Some Notes from Jay's Webinars on Email Lists
I did have a large email list once, but that was years ago and on my dog site. Now I want to develop one for my author site, which is about my memoirs, how to write memoirs, and my trilogy of cozy mysteries. That's a range of topics -- especially since the different books of my range over world travel, taking LSD as a research subject, falling in love with a hippie, raising llamas, and getting older. Oh well, here I go
So yesterday I decided to delve into Jay Neill's trainings in webinar format, that is, the ones related to email lists amd marketing specifically. The first one I watched goes back to January 2017 but the data seems useful, and I watched some more recent ones before I actually create the list. Here I will include the urls and my key takeaways.
He starts with some good stats on why email lists are effective. Convinced me, but he was preaching to the choir.
To capture leads without annoying your readers, have a pause before using a popup so they can read the page first. Your settings for popups should exclude people reading on mobile devices. (Want to know why on anything in my notes? Watch his videos. These notes are skimpy.)
Three ways to build your email list:
- Give them easy access to your content, which includes sending out emails automatically after you do a blog post. I already do this on another of my sites and it works.
- Social media funneling
He uses Aweber and Sumome.
This is the first of a series about list building from March 2018. It has a lot that isn't in that first one listed above. and vice versa. Build your brand and get some traffic coming before you do the list. To understand your audience, look at Google Search Console and Google Analytics. (Jay has done trainings on them, very good ones.)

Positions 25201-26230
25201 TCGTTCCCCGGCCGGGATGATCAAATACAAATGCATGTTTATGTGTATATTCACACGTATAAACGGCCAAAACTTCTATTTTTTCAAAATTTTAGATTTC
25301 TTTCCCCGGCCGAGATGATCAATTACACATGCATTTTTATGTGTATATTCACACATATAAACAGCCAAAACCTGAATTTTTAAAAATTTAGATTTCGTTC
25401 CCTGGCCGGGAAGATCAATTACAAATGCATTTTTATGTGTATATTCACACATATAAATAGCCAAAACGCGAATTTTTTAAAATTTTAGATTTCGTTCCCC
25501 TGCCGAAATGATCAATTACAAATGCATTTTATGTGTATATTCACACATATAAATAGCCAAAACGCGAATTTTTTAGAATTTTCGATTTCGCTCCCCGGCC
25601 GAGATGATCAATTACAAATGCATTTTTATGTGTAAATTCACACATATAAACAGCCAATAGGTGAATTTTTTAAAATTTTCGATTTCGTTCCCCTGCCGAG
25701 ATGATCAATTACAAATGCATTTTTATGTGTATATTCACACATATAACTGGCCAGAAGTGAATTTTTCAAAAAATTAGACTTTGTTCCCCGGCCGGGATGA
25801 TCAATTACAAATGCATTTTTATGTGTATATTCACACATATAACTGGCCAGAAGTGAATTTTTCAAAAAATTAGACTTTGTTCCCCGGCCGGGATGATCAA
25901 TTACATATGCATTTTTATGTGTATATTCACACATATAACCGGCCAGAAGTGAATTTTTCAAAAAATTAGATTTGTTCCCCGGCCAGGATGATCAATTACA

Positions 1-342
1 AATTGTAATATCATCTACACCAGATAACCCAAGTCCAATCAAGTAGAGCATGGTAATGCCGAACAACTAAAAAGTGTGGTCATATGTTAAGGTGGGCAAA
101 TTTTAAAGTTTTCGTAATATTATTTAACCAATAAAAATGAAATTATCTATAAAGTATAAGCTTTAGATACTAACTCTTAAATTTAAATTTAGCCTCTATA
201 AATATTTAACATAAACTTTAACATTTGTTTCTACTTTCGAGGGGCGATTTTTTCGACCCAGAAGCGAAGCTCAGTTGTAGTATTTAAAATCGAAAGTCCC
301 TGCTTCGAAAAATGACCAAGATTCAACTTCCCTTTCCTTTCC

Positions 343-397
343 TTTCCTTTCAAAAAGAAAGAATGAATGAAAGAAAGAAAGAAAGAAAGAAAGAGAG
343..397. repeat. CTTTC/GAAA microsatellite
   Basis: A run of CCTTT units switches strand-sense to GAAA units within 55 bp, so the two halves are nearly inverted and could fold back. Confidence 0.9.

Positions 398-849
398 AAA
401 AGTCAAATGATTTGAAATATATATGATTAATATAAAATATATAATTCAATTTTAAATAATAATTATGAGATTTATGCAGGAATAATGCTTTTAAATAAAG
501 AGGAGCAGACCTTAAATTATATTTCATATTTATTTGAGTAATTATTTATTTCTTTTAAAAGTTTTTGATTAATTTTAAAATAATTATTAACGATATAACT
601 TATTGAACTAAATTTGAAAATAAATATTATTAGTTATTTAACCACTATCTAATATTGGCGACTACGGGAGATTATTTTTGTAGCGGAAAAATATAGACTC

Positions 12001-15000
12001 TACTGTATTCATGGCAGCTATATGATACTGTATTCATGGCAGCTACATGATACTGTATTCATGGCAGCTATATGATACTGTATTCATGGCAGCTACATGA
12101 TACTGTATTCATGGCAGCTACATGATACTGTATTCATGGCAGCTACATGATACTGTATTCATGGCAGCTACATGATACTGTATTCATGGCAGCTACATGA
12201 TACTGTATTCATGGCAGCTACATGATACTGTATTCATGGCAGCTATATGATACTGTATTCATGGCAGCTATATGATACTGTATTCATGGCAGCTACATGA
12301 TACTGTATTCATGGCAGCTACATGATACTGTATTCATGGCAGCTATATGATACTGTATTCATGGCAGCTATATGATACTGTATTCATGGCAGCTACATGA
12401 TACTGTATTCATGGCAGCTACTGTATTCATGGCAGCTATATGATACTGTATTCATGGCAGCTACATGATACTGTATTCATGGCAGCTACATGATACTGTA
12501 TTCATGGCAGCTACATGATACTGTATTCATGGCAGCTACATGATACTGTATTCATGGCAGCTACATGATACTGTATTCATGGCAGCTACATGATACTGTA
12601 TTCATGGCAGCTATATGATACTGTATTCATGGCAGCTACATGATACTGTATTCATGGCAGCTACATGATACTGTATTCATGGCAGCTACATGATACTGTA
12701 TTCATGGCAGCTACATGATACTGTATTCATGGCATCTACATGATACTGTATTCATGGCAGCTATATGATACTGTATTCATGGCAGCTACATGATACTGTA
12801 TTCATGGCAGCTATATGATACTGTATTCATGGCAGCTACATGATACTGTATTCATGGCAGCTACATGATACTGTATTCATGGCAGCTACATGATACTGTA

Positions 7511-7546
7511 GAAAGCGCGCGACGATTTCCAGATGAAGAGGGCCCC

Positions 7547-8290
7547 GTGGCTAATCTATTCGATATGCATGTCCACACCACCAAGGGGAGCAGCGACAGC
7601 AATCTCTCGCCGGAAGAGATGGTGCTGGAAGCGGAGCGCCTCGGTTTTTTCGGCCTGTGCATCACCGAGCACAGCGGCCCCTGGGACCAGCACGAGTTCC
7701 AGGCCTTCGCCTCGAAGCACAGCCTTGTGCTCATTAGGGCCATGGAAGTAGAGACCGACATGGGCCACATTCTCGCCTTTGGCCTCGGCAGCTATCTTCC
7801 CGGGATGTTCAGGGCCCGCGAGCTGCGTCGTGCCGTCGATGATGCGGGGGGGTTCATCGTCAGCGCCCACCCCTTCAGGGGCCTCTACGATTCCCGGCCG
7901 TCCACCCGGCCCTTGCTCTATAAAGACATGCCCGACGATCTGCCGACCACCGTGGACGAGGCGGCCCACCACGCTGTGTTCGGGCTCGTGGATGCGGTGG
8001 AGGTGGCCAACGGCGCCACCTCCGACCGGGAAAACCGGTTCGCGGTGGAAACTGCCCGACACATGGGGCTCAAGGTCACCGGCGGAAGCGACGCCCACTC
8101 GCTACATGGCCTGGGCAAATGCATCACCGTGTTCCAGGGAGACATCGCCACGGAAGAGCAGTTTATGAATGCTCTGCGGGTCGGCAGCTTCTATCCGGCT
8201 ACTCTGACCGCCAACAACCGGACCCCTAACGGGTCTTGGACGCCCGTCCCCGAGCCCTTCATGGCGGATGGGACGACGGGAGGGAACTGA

Someone comes to your website -- this isn't about how they get there. Ater they read a blog post, they see an opt-in offer where you will give them something (an informative PDF, for example) in exchange for them signing up. They do, and in a double opt-in the get sent to a thank you page where they click on it. Then you send them a series of emails, one on day 2, the next on day 5, another later, etc, with the frequency depending on the situation. You are developing trust and a relationship.
Broadcast vs drip campaigns: Drips have automatic pre-written emails. Both are good.
About blog broadcasting. It will be slightly different depending on what company you are using for your email marketing. It is the process of notifying your list every time you write a new blog post.
Some donts: don't oversell, dont use words subscribe or newsletter. Also, no need for the person's name, all you need is their email.
You can place the form in a variety of places. His favorite is at the CTA (call to action, for example at end of an article).
Use a passive voice, not coming on strong at the people.
Creat a person in your mind (male or female, age, married or what, etc) and write to that one person.
Adding a nice photo of yourself to the emails adds the opening rate and gives them more of a sense of who you are.